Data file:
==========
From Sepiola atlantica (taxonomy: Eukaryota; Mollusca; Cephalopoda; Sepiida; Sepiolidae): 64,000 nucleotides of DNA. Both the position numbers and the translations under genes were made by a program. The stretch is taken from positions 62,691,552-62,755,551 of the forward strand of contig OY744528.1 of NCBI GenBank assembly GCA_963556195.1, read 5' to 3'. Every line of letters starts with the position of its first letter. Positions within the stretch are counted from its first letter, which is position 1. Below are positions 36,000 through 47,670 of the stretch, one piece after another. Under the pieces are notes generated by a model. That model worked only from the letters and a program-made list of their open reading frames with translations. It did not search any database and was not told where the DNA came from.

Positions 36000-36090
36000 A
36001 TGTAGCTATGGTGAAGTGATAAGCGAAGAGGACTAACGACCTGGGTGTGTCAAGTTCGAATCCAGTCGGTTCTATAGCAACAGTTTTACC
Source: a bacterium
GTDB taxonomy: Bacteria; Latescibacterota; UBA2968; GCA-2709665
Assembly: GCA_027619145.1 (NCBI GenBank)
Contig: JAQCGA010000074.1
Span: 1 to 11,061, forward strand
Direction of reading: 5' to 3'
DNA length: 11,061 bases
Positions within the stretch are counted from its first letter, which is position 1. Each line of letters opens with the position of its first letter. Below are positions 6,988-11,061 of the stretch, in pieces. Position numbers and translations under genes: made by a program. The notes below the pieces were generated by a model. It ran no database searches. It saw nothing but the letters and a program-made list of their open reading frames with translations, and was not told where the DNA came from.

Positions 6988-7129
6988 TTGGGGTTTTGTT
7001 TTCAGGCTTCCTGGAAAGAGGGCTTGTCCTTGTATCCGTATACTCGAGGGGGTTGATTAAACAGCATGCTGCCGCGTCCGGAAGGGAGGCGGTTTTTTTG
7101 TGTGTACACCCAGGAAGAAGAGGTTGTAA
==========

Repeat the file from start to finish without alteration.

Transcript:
From Sepiola atlantica (taxonomy: Eukaryota; Mollusca; Cephalopoda; Sepiida; Sepiolidae): 64,000 nucleotides of DNA. Both the position numbers and the translations under genes were made by a program. The stretch is taken from positions 62,691,552-62,755,551 of the forward strand of contig OY744528.1 of NCBI GenBank assembly GCA_963556195.1, read 5' to 3'. Every line of letters starts with the position of its first letter. Positions within the stretch are counted from its first letter, which is position 1. Below are positions 36,000 through 47,670 of the stretch, one piece after another. Under the pieces are notes generated by a model. That model worked only from the letters and a program-made list of their open reading frames with translations. It did not search any database and was not told where the DNA came from.

Positions 36000-36090
36000 A
36001 TGTAGCTATGGTGAAGTGATAAGCGAAGAGGACTAACGACCTGGGTGTGTCAAGTTCGAATCCAGTCGGTTCTATAGCAACAGTTTTACC
Source: a bacterium
GTDB taxonomy: Bacteria; Latescibacterota; UBA2968; GCA-2709665
Assembly: GCA_027619145.1 (NCBI GenBank)
Contig: JAQCGA010000074.1
Span: 1 to 11,061, forward strand
Direction of reading: 5' to 3'
DNA length: 11,061 bases
Positions within the stretch are counted from its first letter, which is position 1. Each line of letters opens with the position of its first letter. Below are positions 6,988-11,061 of the stretch, in pieces. Position numbers and translations under genes: made by a program. The notes below the pieces were generated by a model. It ran no database searches. It saw nothing but the letters and a program-made list of their open reading frames with translations, and was not told where the DNA came from.

Positions 6988-7129
6988 TTGGGGTTTTGTT
7001 TTCAGGCTTCCTGGAAAGAGGGCTTGTCCTTGTATCCGTATACTCGAGGGGGTTGATTAAACAGCATGCTGCCGCGTCCGGAAGGGAGGCGGTTTTTTTG
7101 TGTGTACACCCAGGAAGAAGAGGTTGTAA